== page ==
Measuring P2P TV traffic

OData support
Dr. Telek Miklós
Department of Networked Systems and Services


Although P2P file sharing is still the most popular P2P application among users, P2P TV streaming applications will be widely spread in the near future, as they allow to serve millions of concurrent viewers, while the costs can remain low. On the other hand, the traffic generated by P2P applications cause serious problems to the ISPs (Internet Service Provider), as it can overload the resources and capacities of backbone and access networks. For efficient network management proper traffic identification methods are indispensable.

My thesis presents a system based on flow-level methods, which can identify traffic generated by P2P TV streaming applications correctly. After studying specific publications I implemented and modified the heuristics of Magyar Telekom for filtering P2P traffic, and the Abacus algorithm designed to identify P2P TV applications. The Abacus algorithm – using flow-level traces (Netflow) in my case – identifies the P2P TV traffic by simply counting the received packets and bytes. For each host the algorithm creates signatures (vectors); it sorts the neighbours to different bins according to the amount of received packets and bytes during a time interval. The signatures represent the behavior of applications. The classification of the unknown traffic is made by SVM (Support Vector Machines), which is a two-phase process. The first phase is the training phase, during which the SVM can learn the behavior of each application, so a model is created. In the second phase this model can be applied to classify the unknown traffic. The most significant innovation comparing to the original case is that the traces collected for training differ in space and time from the traces collected for classification. In addition to my best knowledge this is the first time to investigate TCP traffic besides UDP traffic searching for P2P TV applications.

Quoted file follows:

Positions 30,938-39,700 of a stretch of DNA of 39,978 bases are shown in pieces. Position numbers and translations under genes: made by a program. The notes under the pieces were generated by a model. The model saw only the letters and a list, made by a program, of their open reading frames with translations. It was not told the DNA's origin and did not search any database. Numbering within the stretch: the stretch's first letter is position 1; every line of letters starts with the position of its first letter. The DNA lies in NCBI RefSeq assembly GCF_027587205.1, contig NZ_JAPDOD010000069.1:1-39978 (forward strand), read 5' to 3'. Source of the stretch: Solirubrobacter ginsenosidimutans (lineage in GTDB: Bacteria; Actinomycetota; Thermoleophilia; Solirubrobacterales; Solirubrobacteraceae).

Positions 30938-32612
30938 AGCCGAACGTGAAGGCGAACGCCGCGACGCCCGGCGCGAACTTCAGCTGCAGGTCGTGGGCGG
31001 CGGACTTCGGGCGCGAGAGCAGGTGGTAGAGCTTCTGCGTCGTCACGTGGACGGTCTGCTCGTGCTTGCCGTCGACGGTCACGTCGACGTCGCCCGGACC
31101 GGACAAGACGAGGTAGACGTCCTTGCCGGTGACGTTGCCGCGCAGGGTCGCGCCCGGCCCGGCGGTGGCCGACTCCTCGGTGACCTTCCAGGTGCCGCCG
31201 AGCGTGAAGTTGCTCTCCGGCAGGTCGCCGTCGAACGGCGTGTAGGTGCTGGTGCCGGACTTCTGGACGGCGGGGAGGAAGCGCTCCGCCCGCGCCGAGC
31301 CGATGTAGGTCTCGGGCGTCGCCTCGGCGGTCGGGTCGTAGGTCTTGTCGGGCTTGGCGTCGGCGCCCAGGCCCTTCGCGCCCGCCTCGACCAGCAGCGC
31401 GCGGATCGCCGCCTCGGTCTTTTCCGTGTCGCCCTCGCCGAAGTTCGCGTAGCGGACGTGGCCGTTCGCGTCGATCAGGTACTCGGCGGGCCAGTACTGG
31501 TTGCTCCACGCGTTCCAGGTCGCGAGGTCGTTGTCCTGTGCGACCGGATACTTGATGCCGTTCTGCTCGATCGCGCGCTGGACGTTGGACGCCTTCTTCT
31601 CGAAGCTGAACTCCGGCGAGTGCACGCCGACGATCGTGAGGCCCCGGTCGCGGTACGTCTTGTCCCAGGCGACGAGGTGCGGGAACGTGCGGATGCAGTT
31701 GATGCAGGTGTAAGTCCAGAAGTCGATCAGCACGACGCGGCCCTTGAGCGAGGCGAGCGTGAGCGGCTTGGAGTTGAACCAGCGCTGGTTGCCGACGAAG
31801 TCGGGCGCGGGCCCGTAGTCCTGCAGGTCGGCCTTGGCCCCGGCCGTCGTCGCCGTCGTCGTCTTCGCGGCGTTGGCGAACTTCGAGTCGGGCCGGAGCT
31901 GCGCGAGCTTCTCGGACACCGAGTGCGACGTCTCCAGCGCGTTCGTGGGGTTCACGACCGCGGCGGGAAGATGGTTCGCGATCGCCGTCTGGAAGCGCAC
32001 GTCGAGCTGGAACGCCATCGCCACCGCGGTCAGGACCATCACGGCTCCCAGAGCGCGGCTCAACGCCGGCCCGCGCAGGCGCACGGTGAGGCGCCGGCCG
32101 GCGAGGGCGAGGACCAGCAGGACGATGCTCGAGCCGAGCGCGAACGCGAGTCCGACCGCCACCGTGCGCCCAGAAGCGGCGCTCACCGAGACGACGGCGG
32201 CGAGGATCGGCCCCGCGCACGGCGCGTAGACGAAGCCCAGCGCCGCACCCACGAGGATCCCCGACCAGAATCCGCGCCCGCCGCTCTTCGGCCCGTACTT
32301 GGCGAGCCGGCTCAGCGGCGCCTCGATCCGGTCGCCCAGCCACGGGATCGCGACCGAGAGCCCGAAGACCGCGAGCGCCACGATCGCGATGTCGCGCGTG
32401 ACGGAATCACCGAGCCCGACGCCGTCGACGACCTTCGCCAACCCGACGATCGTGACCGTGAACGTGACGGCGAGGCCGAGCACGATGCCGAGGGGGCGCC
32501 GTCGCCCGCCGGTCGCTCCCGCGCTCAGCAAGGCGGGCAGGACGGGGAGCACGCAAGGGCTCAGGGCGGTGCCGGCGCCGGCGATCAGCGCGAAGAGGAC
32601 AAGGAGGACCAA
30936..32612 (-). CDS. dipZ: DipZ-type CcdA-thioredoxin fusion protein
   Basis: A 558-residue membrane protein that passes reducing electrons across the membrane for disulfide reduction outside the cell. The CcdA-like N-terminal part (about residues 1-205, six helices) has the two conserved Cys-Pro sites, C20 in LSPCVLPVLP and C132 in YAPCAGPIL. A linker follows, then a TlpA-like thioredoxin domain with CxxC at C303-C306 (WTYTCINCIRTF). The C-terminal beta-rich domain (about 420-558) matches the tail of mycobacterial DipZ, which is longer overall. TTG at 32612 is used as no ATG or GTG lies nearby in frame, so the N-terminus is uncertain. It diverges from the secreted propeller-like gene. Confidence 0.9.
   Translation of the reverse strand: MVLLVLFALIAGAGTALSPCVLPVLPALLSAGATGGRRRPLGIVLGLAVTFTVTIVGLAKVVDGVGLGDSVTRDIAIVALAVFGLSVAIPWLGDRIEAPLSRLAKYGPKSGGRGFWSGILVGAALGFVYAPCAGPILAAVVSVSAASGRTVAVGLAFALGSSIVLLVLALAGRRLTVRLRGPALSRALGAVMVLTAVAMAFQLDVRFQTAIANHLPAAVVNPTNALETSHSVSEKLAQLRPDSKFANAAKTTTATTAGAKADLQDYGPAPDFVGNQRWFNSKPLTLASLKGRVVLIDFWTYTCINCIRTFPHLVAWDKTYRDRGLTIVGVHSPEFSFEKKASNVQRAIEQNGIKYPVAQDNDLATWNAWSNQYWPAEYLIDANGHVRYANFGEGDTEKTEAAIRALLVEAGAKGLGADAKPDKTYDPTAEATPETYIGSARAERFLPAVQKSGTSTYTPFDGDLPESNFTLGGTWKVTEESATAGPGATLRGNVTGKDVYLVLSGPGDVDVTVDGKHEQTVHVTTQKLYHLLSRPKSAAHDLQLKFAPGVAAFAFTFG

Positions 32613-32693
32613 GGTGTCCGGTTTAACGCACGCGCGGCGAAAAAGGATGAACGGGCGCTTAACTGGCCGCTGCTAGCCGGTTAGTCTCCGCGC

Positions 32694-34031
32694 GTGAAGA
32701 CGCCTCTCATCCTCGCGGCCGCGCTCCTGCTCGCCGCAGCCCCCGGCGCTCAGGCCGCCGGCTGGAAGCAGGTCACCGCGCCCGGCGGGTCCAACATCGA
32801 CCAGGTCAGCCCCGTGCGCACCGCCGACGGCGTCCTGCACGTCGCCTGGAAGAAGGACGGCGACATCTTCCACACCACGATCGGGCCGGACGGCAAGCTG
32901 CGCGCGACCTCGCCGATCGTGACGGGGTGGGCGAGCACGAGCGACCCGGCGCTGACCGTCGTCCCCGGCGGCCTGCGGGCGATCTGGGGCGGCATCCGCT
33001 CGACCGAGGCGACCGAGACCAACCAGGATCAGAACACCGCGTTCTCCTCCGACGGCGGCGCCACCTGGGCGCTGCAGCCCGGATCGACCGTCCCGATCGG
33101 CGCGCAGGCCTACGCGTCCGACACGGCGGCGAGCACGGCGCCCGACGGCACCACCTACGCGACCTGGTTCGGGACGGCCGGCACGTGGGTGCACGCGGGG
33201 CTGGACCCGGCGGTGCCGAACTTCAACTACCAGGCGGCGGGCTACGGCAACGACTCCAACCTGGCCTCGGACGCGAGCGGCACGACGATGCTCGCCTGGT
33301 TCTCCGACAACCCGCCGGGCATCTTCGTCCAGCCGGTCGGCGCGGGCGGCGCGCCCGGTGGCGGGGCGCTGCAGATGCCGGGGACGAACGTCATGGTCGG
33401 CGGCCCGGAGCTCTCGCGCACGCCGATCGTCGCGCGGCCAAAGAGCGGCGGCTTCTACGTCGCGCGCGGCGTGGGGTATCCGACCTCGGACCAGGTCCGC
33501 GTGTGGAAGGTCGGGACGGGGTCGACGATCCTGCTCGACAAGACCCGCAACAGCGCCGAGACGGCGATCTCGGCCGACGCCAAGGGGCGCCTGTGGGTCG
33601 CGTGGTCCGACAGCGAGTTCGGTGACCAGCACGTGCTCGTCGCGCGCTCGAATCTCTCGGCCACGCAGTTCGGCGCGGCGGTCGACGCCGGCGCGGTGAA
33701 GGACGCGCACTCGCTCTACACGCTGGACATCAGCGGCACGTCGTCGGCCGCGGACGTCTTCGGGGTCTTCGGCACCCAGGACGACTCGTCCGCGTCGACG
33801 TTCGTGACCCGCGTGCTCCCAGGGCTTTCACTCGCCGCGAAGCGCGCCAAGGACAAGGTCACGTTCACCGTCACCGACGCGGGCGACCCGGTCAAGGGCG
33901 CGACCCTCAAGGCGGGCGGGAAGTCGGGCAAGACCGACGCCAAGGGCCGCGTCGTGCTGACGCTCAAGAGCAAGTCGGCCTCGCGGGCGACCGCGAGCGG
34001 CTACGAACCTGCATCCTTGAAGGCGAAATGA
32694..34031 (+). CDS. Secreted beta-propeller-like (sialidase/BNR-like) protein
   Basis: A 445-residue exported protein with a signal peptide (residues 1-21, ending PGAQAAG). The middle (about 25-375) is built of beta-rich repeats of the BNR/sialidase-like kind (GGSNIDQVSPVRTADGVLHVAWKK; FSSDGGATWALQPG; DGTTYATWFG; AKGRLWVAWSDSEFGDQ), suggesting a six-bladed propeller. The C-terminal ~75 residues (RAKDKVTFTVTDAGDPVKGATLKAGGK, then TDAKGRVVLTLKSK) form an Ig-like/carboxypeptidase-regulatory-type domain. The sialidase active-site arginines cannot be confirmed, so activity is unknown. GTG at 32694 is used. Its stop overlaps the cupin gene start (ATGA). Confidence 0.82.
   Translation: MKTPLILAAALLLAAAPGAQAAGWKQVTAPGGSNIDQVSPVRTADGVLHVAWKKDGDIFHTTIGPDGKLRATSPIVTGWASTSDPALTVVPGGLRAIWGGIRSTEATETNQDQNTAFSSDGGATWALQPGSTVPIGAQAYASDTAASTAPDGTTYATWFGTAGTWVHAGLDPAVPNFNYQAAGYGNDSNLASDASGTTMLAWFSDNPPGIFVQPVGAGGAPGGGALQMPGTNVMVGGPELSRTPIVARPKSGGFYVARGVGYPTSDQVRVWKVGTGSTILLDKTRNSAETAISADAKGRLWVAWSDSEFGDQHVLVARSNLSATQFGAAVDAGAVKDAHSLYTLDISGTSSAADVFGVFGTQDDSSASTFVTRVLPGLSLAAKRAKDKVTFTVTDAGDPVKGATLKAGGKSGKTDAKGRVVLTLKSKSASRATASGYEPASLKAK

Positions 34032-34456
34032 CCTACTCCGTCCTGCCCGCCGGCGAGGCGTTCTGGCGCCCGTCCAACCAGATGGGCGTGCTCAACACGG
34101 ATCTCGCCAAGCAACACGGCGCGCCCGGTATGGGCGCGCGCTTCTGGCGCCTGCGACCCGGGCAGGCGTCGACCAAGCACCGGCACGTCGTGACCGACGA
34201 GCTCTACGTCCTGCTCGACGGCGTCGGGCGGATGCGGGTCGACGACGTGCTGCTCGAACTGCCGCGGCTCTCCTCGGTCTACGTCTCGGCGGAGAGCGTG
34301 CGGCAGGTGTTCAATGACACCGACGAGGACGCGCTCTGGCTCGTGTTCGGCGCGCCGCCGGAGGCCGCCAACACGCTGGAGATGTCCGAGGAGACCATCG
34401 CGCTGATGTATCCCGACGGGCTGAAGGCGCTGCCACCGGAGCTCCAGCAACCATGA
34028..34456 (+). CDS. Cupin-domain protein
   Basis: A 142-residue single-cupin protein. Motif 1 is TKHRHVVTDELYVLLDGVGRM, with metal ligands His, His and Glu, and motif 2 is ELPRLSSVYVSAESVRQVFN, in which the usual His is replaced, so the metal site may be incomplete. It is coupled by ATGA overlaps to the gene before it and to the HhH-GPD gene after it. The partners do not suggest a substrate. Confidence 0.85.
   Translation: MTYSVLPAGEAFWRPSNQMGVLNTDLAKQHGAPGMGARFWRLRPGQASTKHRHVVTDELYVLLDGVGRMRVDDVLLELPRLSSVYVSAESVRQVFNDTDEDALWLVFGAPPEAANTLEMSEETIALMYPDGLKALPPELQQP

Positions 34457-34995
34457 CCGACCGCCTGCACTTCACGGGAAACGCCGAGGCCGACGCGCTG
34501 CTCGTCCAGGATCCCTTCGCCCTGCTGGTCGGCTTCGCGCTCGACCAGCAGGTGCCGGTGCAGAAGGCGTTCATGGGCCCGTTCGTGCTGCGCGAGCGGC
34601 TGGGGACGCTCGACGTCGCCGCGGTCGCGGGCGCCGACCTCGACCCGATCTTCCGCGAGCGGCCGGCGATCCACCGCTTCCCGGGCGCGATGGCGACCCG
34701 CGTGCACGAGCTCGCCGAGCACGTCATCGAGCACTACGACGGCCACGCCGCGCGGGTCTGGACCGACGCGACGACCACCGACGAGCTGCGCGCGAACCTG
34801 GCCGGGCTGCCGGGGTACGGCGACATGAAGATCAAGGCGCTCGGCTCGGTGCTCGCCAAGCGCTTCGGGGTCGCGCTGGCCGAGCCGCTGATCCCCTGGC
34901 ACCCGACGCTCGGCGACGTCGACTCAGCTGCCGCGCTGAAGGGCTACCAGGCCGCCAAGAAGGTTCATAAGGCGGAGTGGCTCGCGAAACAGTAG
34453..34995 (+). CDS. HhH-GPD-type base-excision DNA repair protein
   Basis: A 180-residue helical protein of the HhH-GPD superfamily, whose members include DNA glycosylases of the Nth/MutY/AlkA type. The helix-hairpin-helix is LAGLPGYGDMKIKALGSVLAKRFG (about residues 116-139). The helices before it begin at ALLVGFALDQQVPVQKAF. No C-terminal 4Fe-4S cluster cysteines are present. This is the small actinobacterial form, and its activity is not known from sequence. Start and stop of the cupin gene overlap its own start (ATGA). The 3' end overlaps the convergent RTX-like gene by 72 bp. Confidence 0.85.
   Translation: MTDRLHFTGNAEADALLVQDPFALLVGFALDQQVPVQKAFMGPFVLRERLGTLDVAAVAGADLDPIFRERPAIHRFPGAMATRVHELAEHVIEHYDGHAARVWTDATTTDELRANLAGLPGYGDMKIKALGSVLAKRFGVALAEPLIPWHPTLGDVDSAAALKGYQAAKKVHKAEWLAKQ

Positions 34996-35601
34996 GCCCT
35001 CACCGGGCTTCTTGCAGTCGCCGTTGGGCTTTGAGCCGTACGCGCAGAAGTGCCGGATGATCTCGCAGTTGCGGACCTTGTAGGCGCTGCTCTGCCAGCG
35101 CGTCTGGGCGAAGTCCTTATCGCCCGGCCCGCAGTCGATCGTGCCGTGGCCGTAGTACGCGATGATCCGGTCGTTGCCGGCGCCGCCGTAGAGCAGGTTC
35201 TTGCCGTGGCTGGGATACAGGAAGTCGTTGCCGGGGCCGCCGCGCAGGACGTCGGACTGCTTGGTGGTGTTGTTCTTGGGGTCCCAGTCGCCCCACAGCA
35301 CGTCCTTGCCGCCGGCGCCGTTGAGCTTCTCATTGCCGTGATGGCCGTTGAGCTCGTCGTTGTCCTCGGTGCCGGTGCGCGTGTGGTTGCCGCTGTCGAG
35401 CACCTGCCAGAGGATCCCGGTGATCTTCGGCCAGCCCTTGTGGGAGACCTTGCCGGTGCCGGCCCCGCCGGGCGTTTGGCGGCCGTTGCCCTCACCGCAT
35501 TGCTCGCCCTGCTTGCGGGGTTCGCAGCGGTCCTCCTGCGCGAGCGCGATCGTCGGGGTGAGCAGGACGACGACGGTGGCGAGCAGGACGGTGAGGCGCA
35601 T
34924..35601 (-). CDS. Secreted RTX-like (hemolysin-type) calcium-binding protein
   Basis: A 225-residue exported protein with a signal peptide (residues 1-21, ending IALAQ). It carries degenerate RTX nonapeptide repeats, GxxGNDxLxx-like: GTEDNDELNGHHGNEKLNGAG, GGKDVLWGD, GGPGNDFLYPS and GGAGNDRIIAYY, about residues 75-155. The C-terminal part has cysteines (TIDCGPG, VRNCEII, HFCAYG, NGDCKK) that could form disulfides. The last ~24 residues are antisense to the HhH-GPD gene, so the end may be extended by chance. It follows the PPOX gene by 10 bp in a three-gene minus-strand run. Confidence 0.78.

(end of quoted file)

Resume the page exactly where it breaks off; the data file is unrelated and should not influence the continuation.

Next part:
During my work I could test the performance of the implemented system with real network traffic of Magyar Telekom. I ran four P2P TV applications, namely SopCast, TVAnts, TVUPlayer, and PPLive in a controlled way on two PCs connected to the investigated network, then I analyzed the aggregated traffic. According to the results I managed to identify 97-99 percent of the downloaded traffic of three applications (SopCast, TVAnts, TVUPlayer) in case of UDP. In case of TCP traffic, I identified more than 70 percent of downloaded traffic of TVAnts. However, as the false positive rate remained high, one of the future works is to reduce this rate.


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